PPP’s newest Iowa poll finds Scott Walker well ahead of the rest of the Republican field in Iowa, getting 23% to 13% for Marco Rubio, 12% for Jeb Bush, 10% each for Mike Huckabee and Rand Paul, 8% for Ted Cruz, 7% for Ben Carson, 5% for Chris Christie, and 4% for Rick Perry.
Walker has the highest favorability out of anyone in the field, with 59% of voters viewing him favorably to 13% who have an unfavorable view. The key to Walker’s success is that he’s winning both among voters who are most concerned about electability in the general election and among voters who are most concerned with having the most conservative candidate. Among voters who say being able to win in the general is their top priority, Walker gets 21% to edge out Marco Rubio (20%) and Jeb Bush (17%). His lead is much more emphatic among voters saying conservatism is their top priority- with them he gets 29% to 14% for Cruz, 12% for Paul, and 10% for Huckabee.
Rubio’s second place standing reflects his recent rise nationally. Boding well for him is that beyond being in second place overall, he is also tied with Walker for being the most frequent second choice of voters at 13%. That gives him a lot of room to grow if other candidates falter along the way.
Bush’s third place finish is because he really continues to struggle with conservative voters in the key early states. Overall he only has a 38/37 favorability rating, and that’s because with those identifying themselves as ‘very conservative’ he comes in at 30/45. He only polls at 2% as the first choice for the nomination with that group, putting him in last place. He still finishes third overall due to solid performances with moderates and voters identifying as just ‘somewhat conservative.’ Bush’s 12% standing is steady though- it’s where we found him when we last polled the state a year ago as well- Iowa so far just doesn’t seem to be a very strong place for him.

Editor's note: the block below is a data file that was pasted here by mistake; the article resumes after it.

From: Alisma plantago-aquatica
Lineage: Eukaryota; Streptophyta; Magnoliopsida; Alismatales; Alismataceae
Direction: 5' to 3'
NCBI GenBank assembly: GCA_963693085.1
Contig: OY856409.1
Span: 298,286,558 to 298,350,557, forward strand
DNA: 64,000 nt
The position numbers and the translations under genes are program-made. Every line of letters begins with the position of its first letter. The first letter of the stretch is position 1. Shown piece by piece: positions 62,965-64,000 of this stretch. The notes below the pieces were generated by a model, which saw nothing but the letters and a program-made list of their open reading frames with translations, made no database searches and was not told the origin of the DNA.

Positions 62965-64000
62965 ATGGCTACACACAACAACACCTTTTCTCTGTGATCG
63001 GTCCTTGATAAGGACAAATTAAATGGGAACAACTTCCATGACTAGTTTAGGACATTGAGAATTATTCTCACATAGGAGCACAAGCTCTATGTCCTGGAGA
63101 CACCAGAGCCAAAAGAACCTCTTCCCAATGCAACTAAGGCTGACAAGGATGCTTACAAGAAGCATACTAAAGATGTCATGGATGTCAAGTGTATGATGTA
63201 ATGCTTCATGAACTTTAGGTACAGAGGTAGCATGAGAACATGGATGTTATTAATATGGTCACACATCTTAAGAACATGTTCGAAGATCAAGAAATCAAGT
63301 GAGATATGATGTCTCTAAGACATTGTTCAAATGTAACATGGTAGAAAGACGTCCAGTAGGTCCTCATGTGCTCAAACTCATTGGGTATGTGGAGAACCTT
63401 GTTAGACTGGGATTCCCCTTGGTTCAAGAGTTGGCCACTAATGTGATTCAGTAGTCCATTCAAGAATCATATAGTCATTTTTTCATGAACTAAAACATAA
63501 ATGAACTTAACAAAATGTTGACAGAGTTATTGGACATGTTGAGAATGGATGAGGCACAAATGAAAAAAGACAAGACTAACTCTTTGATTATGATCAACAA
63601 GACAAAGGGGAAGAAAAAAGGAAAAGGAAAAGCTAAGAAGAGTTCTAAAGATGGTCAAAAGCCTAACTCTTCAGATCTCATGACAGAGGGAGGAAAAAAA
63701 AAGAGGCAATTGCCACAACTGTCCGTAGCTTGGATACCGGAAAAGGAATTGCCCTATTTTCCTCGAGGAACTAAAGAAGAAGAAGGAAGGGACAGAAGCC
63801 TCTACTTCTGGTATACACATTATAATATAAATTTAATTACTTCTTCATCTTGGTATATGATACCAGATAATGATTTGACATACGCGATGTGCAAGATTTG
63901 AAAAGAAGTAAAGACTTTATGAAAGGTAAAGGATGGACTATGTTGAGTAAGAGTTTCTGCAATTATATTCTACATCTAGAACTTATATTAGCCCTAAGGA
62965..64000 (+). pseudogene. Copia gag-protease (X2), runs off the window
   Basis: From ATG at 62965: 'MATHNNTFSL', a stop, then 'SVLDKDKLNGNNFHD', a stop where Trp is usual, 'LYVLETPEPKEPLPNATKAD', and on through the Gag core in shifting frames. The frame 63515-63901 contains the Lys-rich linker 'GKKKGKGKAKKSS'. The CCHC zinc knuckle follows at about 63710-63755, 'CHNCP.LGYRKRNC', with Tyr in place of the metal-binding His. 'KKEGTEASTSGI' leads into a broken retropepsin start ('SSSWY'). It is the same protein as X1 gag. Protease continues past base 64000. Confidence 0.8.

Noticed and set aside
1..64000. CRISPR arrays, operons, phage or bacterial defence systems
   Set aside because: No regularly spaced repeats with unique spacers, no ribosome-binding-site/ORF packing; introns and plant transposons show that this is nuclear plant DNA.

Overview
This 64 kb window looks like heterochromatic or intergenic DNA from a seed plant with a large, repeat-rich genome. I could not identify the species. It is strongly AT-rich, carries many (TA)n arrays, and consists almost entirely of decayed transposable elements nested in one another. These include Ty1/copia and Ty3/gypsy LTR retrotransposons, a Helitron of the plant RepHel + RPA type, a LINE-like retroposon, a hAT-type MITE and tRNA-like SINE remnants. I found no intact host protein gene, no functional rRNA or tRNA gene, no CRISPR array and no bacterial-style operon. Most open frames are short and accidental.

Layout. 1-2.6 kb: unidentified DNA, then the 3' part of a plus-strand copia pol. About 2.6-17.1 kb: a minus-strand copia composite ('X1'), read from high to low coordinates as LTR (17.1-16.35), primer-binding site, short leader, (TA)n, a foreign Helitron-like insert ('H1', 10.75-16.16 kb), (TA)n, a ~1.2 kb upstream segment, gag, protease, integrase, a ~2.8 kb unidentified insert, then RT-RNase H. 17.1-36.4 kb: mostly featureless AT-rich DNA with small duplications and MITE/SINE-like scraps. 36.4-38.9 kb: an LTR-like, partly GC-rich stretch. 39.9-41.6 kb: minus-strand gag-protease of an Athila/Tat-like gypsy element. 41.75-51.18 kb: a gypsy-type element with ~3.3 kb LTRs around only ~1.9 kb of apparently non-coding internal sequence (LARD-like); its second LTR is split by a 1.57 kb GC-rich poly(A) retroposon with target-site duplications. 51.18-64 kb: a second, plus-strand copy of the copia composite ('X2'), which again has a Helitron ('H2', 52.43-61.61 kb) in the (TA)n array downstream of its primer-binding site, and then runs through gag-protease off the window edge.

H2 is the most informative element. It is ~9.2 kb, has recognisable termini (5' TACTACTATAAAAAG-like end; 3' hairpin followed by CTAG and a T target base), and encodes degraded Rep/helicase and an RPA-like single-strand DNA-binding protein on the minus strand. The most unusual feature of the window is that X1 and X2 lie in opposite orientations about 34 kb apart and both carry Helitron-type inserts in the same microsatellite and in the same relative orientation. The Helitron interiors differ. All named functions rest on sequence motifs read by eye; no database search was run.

Other notes on the Iowa Republican field:
-Ted Cruz’s 8% standing suggests that whatever bump he might have gotten following his official candidacy announcement has already worn off. We were finding him in double digits in most of the polls we conducted across the country before Rubio and Paul joined the field as well. Cruz was at 15% when we last polled Iowa in May so if anything he might be losing steam.
-Mike Huckabee’s 57/23 favorability makes him the second most popular potential candidate we polled on in Iowa. But support for him to actually be the party nominee next year is very much on the decline- last May he was in first place at 20%,
-Chris Christie continues to be very unpopular with GOP voters- only 28% have a favorable opinion of him to 50% with a negative one, making him by far and away the most unpopular candidate in the state. The only other hopefuls under water are Lindsey Graham (19/30), George Pataki (7/25), and Rick Snyder (4/10). Snyder’s favorability numbers are about what you would get for a name picked out of a hat, suggesting he starts out with zero profile in the state at all.
On the Democratic side Hillary Clinton leads with 62% to 14% for Bernie Sanders, 6% for Martin O’Malley, 3% for Jim Webb, and 2% for Lincoln Chafee. We have now found Sanders polling at double digits in both Iowa and New Hampshire. He leads the non-Clinton candidates in name recognition at 56%, followed by 34% for O’Malley, 31% for Webb, and 25% for Chafee. Sanders is also the most frequently named second choice at 18% to 14% for O’Malley, and 12% for Clinton.
We didn’t include them in the horse race question due to their lack of steps toward a candidacy but Joe Biden (71/15 favorability) and Elizabeth Warren (66/8) are both popular with Democratic voters in Iowa. Bill de Blasio (18/15) is largely unknown.
Clinton polls over 50% for the nomination with liberals, moderates, men, women, and voters in every age group.
Full results here